A desperate and largely unknown humanitarian crisis is deteriorating in the Lake Chad Basin region of West Africa, forcing millions of people to flee their homes and leaving millions more in need of humanitarian assistance. Oxfam is providing life-saving support but help is urgently needed to prevent the crisis turning into a catastrophe.
Zimbabwe has entered its peak hunger period with more than half the population now dependent on food aid, said international agency Oxfam today. The agency warned that the situation could rapidly worsen as vulnerable households are set to receive smaller food rations this month because of funding shortfalls. Further cuts are also expected next month.
In addition to the five million Zimbabweans relying on food handouts, around one million hungry people who would benefit from receiving food aid this month may not receive any at all because of insufficient funding.
Despite recent donations, the UN World Food Program still faces a shortfall of around $65 million for its operations in Zimbabwe until the end of March.
“We urge rich governments around the world to increase their aid to the UN emergency food appeal so that people won’t have to go without meals,” said Peter Mutoredzanwa, Oxfam’s country Director in Zimbabwe. “Peoples’ lives are in danger because of the lack of food. They are severely weakened and therefore less able to deal with cholera, which has spread across the country, or fight HIV/AIDS.
“I’ve met people who’ve gone for days without meals,” said Mutoredzanwa. “Others told me they were eating wild fruit or vegetables. In cholera treatment centers, patients weren’t receiving any regular food either from health officials or their families, slowing their ability to recover quickly.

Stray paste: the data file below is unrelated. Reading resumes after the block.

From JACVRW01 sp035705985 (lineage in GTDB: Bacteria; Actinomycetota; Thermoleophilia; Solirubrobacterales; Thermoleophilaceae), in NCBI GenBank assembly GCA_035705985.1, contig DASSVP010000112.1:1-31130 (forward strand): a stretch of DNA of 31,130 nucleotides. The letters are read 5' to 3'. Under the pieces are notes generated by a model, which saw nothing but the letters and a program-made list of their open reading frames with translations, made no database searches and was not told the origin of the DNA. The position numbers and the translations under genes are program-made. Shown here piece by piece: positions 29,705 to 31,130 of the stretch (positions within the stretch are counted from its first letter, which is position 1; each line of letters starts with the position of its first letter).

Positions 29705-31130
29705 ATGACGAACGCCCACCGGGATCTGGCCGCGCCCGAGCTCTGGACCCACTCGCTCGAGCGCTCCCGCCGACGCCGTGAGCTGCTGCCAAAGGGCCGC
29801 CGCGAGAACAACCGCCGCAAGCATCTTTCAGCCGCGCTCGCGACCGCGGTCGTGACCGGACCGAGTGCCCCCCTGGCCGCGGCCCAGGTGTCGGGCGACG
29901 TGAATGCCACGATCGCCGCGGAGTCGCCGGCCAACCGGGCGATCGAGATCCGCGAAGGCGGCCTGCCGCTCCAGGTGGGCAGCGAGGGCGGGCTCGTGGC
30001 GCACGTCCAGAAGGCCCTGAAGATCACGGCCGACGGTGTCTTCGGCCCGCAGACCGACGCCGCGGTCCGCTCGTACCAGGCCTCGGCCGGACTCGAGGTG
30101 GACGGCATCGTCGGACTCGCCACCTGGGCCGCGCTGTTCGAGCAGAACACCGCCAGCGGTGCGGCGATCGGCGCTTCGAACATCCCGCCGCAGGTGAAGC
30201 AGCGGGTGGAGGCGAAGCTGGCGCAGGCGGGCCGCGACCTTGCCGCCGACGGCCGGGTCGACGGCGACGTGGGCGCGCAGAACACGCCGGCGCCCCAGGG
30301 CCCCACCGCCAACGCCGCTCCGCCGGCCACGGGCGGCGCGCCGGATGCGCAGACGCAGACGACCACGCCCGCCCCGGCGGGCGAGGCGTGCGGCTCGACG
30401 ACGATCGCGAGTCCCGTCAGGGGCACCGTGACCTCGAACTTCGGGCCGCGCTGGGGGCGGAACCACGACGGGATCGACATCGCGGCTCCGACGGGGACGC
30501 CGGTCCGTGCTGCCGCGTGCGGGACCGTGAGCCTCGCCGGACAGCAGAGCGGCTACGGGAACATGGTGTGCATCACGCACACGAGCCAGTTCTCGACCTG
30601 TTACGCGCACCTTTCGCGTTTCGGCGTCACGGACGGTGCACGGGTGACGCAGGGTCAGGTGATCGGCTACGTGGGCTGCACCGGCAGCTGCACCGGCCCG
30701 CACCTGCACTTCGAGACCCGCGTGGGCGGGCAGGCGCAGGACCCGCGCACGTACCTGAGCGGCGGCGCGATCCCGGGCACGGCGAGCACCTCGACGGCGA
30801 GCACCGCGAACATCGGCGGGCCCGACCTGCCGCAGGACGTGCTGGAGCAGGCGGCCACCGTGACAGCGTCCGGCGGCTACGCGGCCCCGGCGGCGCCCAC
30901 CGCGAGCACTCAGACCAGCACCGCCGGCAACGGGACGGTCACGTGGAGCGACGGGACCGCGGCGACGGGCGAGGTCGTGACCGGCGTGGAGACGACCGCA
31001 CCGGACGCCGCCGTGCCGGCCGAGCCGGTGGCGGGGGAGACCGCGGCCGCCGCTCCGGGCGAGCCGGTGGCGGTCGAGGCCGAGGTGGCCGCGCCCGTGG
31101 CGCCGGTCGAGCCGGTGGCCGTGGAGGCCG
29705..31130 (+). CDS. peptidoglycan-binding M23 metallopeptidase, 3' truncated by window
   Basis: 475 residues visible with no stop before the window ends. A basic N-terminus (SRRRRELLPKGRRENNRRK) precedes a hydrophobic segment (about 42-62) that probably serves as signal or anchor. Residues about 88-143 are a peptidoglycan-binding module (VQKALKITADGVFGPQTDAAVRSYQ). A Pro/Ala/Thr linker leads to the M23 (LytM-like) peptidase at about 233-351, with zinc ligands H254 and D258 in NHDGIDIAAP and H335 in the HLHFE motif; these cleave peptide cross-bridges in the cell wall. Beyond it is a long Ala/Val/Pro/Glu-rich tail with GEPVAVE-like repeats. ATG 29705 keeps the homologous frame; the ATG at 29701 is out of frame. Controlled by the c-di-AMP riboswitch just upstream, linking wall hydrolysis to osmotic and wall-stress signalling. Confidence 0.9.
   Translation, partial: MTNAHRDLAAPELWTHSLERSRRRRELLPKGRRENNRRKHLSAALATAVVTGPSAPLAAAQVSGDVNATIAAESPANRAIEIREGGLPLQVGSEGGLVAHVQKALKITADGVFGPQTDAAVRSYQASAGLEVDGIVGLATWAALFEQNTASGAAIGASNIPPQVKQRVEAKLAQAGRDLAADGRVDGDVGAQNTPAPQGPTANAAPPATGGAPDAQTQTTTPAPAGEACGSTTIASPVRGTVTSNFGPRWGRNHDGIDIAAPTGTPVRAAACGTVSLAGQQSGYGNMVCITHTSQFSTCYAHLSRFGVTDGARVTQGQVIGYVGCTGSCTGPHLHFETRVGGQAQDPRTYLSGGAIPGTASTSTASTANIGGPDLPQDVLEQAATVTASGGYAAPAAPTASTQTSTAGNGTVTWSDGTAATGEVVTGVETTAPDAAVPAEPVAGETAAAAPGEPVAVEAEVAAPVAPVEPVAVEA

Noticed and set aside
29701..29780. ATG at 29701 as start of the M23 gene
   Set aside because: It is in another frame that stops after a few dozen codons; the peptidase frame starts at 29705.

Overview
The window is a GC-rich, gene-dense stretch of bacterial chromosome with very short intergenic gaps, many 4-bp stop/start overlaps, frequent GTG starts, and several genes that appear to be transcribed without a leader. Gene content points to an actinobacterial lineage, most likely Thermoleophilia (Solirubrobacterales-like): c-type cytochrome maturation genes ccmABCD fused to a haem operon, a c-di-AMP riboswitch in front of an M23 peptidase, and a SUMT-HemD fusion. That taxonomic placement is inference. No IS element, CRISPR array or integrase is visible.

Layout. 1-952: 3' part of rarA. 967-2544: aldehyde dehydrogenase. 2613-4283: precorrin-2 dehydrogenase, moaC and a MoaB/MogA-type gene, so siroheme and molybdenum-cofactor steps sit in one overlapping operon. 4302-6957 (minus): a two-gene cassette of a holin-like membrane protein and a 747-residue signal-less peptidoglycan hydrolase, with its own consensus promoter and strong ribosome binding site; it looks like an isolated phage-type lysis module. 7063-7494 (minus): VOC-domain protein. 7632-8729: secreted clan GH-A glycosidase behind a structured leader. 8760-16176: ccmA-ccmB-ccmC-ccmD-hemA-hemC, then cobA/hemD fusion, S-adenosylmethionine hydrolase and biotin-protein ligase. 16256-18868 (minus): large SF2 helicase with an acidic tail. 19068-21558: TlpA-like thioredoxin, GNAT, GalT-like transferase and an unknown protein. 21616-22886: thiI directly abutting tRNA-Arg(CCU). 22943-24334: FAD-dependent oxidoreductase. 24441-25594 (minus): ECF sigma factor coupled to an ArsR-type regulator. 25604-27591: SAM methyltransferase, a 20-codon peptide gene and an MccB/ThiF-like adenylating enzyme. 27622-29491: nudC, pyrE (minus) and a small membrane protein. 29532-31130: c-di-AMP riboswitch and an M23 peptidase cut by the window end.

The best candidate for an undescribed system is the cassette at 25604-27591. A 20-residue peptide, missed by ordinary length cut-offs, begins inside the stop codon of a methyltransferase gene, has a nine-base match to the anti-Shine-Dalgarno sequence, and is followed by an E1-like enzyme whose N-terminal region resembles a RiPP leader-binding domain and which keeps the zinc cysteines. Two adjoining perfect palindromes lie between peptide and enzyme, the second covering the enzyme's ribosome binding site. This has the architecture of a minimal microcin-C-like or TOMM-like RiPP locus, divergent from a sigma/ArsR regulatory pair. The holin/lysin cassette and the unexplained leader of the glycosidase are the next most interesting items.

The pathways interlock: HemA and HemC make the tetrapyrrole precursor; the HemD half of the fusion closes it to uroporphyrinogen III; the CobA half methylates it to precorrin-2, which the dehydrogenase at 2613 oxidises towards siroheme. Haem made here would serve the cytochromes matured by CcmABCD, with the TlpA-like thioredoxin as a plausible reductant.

“The likelihood is that this year’s harvest will be even worse than last year’s and that food shortages could continue into 2010. As well as dealing with immediate needs, aid donors have to look at longer-term inputs to help farmers and prevent future food emergencies and food insecurity. This can be done through providing seeds for winter cropping, helping farmers to access fertilizers, and investing more in agriculture.”
This week, Oxfam began distributing its monthly food aid to vulnerable families, working with the UN World Food Program. Oxfam is helping to feed more than 253,000 people in three districts of Midlands province, in central Zimbabwe, some of the most food insecure areas in the country.
People are set to receive rations this month of 10 kilograms (kgs) of cereal and 1 kg of pulses – down from October levels of 12 kgs of cereal and 1.28 kgs of pulses. Rations of cooking oil have been cut from last month’s figure of 0.6 liters to just 0.45 liters and there will be no distributions of corn soya beans. In addition, the numbers receiving food aid will be capped to a maximum of six people per household.
Desperate families have begun selling household assets and livestock to purchase basic food staples. A recent survey by the WFP found that nearly one in five households – including those receiving food aid – had sold assets in the past three months and that more than seventy per cent of households did so in order to buy food. Without livestock and valuables, families are even more vulnerable to future crises.
The study also revealed that 12% of households reported not having eaten any food in the previous day.
Zimbabwe has a shortage of seeds and fertilizers and most farmers can’t afford to buy agricultural inputs which are now only sold in foreign, rather than Zimbabwean currency.
Notes to editors
1. According to the latest statistics from the World Health Organization (WHO) over 2,100 people have now died as a result of cholera and over 40,000 people are infected.